By Nina Tabios
As an Avionics Guidance and Control Specialist for the United States Air Force, it was George Gray’s job to help airplanes fly. These weren’t just any aircrafts—for six years, Gray worked on C-5 military transport planes, some of the largest aircrafts flying out of the Travis Air Force Base. Though he grew quite adept at working on the flight control computers and autopilot systems, deep down, Gray always knew he wanted to work on cars.
“As a child, I guess I just didn’t understand it. There’s this thing with wheels, it was nice to look at and it was always something different,” Gray said. “I would always draw, try to innovate things on existing cars, and figure out ways to make them better in my head.”
Growing up, the current Academy of Art University School of Industrial Design student was fascinated by the cars that cruised around his predominantly Black neighborhood in St. Louis, Missouri. But despite his affinity for vehicles, Gray’s parents encouraged him to join the military since opportunities in the place he grew up were scarce. Looking back on that first day of basic training, Gray remembers feeling like it was the right choice for that moment in his life.
“They wanted the military to be a gateway for me to establish some sort of career,” he said. “I wasn’t happy where I was so at the time, it felt like it was the better place for me to be.”
He completed the first four years, then signed on for another two. By the time he finished his tour in May 2019, Gray was an E-3 Airman First Class and ready for his next chapter. He finally decided to use his veteran benefits and put his car obsession to use when he enrolled at the Academy.
Now that he’s studying automotive design, Gray has the opportunity to pursue his passion. “At this point in my life, I’m pretty much a human encyclopedia for cars,” he said. All those years of paying attention to trends in car design and manufacturing, who’s coming out with what features is coming in handy as he’s refining his drawing skills and learning how to develop forms and design digitally with CAD software.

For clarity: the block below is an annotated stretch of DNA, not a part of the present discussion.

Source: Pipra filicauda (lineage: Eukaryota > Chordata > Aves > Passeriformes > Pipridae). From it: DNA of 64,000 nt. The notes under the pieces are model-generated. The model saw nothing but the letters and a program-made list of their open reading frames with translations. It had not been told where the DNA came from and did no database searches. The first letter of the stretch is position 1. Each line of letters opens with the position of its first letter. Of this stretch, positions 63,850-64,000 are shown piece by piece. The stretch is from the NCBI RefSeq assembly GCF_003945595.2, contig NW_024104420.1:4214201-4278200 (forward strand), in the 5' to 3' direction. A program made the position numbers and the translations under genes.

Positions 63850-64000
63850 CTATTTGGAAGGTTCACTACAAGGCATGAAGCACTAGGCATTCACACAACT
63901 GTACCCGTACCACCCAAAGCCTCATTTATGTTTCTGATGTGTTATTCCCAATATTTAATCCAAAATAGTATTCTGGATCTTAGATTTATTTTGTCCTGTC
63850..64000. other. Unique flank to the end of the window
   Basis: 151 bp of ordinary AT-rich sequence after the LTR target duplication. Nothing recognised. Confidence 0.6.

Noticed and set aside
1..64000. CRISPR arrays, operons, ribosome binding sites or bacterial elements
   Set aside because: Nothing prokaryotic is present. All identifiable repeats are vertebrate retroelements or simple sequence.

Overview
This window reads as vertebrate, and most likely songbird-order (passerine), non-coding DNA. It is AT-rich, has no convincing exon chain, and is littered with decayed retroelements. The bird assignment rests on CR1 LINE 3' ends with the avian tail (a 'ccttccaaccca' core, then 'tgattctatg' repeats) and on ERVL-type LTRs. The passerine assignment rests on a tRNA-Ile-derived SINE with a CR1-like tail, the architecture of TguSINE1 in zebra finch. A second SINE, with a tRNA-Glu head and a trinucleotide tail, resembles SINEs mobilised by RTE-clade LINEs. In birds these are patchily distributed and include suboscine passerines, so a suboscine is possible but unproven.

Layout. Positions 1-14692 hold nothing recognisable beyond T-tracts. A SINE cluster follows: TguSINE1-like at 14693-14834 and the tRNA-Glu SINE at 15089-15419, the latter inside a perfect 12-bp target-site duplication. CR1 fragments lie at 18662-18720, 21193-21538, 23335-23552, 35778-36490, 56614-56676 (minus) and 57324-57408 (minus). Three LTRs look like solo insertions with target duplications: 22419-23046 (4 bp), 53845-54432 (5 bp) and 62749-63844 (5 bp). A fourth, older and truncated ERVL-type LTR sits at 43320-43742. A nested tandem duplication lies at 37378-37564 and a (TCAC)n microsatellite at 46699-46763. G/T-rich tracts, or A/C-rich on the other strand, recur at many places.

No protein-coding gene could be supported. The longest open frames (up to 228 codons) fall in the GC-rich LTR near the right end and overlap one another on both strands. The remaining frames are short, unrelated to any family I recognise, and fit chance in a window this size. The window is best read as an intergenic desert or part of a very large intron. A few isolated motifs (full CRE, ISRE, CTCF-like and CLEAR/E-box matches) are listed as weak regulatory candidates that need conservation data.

Gray’s journey to the Academy is also bigger than cars. For him, it’s also a way to break down stereotypes of those in his community.
“Being an African American man, there are certain stereotypes against us,” Gray said. “There were times where I wasn’t given a chance because of my skin color. That’s why I appreciate this school giving me a chance regardless of who I was.”
Gray considers himself an independent person but as a member of the veteran community at the Academy, he’s found that the Veterans Resource Center (VRC) is a good place to gain knowledge on assistance programs available to himself as well as current and former servicemen and women. Student Services and VRC Coordinator Chrystal Beamon organizes informational events surrounding Veterans Affairs benefits and healthcare but also ensures the VRC is a community for them to feel welcomed and at home in the school.
“We have over 900 veteran students here at the Academy,” Beamon said. “They need that special recognition for the sacrifice they made for our country. My hat goes off to them as they further their education at the Academy and I feel privileged to be part of their journey.”
Currently, Gray is both working and going to school full-time. Before the pandemic sent him and the entire Academy home, Gray said he really enjoyed the small size of his classes. As a visual learner, he thrived being able to see firsthand how things were done and how easy it was to ask questions or get extra time with his instructors.
“My favorite part of this program is that it legitimately makes me happy. This is something I always wanted to do,” Gray said. “I always wanted to create something fresh. I want to have my own car brand one day with my own designs, made on my own rules.”